The reunification of families is the foundation of our immigration system, and more importantly, the foundation of our society. Virtually every immigration law in place today is either designed to encourage families to reunite in the United States or to stay together as they immigrate. There are laws to reunite refugee families, keep the families of employment-based immigrants together, and, of course, enable a variety of close family members to immigrate to the United States if their relatives are U.S. citizens (USCs) or lawful permanent residents (LPRs). Congress has clearly and consistently emphasized the importance of families as the foundation of our overall immigration strategy. Or, at least it says it has.
Current System Not Family-Friendly
Unfortunately, the reality of this nation’s family-based immigration system is that it is woefully inadequate in reuniting families in any reasonable timeframe. Congress’s failure to include family members in the legalization programs of the past—such as that in the Immigration Reform and Control Act of 1986—have caused two decades of delays in reuniting families. U.S. Citizenship and Immigration Service’s (USCIS) failure to timely adjudicate applications to reunite the families of asylees has caused serious harm to individuals. Inadequate numbers of available family-based immigrant visas have caused up to an estimated 40-year wait for siblings of USCs from Mexico. That is not a “line”; that is a mockery.
These “laws” also have clearly and directly contributed to undocumented immigration to the United States. How many know of legal immigrants who were joined in the United States by their spouses and children, who came without documents, simply to be reunited? We can no longer ignore the impact that this broken family-based immigration system has on the entire debate surrounding “illegal” immigration.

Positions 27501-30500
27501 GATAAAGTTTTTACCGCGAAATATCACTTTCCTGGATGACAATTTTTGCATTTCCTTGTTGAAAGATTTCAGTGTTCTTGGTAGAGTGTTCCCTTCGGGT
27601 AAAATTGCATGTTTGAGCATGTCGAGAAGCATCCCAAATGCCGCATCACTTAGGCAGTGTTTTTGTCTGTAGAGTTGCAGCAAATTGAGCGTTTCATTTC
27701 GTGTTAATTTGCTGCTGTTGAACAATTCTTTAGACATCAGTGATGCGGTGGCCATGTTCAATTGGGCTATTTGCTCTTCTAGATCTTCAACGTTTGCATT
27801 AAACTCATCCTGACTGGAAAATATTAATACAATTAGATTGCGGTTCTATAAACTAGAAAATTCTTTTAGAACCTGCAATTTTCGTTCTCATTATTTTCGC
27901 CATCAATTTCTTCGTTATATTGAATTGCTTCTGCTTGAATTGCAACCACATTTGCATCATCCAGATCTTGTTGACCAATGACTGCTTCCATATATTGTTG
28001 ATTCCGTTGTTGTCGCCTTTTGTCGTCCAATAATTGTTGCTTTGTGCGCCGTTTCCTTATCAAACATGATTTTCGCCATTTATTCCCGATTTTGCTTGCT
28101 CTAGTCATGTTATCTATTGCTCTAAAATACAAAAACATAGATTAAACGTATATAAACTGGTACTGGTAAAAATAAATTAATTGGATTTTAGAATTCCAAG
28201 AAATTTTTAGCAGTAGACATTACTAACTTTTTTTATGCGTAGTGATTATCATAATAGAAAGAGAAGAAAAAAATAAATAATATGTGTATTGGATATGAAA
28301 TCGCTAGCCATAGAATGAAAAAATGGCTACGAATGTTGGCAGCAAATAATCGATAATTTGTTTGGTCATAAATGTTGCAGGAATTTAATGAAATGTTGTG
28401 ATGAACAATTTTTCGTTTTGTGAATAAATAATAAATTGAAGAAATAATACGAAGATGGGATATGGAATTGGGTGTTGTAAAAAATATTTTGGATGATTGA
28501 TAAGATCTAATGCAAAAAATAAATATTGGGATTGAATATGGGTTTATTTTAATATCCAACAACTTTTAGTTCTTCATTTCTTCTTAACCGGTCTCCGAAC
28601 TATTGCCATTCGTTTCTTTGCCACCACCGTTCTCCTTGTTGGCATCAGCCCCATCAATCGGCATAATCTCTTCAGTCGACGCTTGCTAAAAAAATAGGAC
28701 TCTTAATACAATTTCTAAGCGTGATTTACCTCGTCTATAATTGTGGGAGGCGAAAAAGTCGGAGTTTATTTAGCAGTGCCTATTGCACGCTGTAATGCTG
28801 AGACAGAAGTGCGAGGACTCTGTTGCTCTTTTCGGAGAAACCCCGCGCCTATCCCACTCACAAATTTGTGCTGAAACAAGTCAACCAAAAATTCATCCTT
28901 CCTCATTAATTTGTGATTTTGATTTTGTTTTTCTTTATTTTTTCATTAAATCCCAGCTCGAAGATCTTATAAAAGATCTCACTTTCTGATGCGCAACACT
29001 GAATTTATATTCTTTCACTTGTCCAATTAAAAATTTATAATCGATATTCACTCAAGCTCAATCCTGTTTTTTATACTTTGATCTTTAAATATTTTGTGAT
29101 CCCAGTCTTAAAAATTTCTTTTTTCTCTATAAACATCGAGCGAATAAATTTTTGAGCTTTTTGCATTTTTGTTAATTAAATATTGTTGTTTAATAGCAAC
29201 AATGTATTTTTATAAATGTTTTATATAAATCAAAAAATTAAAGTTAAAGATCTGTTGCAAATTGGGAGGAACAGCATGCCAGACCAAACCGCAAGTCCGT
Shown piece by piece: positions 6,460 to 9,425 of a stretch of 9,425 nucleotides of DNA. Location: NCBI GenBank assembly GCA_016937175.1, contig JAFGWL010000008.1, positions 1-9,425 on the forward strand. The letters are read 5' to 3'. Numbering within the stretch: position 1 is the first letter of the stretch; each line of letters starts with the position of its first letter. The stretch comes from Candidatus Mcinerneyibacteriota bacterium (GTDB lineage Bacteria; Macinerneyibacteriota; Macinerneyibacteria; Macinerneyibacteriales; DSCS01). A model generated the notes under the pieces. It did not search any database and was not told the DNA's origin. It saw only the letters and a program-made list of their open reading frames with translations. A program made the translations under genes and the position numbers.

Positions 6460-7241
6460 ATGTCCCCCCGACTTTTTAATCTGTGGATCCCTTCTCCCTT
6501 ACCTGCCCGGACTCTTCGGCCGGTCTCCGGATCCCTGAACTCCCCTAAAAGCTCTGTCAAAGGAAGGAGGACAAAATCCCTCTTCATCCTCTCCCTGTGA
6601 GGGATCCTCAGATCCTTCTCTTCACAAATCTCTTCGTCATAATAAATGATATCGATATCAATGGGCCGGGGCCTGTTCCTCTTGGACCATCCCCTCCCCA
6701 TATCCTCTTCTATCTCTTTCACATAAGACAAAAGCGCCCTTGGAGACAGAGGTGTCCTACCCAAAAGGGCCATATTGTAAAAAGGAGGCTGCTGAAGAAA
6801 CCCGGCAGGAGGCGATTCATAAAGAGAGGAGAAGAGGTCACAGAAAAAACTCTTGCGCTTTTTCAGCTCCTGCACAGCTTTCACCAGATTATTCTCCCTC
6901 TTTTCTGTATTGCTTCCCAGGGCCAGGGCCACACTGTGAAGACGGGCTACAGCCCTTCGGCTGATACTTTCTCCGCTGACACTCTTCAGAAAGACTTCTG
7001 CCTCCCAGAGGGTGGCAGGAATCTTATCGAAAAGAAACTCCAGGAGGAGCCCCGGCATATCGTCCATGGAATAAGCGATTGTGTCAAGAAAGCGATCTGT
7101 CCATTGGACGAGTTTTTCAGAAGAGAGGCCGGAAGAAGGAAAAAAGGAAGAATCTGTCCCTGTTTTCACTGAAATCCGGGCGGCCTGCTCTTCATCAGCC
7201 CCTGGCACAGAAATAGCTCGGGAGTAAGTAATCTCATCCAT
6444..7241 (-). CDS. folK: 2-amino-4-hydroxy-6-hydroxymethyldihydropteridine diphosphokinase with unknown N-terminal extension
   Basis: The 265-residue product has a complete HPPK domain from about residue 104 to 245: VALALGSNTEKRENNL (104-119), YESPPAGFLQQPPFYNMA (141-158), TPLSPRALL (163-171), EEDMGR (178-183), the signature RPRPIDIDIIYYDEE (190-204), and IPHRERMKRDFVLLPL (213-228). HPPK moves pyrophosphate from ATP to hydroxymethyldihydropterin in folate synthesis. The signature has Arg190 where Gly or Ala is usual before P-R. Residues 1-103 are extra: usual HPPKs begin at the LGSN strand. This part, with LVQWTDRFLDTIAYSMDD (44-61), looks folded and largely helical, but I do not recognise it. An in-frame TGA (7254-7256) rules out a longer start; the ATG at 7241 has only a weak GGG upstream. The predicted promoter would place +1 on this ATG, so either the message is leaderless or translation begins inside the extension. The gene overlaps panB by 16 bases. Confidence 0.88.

These problems arise from the laws already in place. What about the problems caused to those families with children over the age of 21 and who cannot mentally or physically care for themselves as they immigrate to the United States? Or immigrants of the same gender who seek to be together permanently in the United States? The same problems arise for those who immigrate as parents of USCs, but who have to leave their minor children behind because of a bizarre quirk in our immigration laws. The reality is that we have a long way to go before these laws reflect U.S. values—family unity, equal access to the immigration system to all USCs and LPRs, and reasonable “lines” for immigrating to the United States.
Fight for Change
For those who are concerned about immigration—regardless of which side of the isle your political views fall—we must focus our efforts on positive change to our immigration system. This change is one that can positively impact America—and immigrants—for the next generation. As citizens we are responsible for asking for positive change. Without the voice of citizens united for positive immigration reform, change will not come fast enough to satisfy the demands of this now-broken immigration system. Let us be the voice for these families.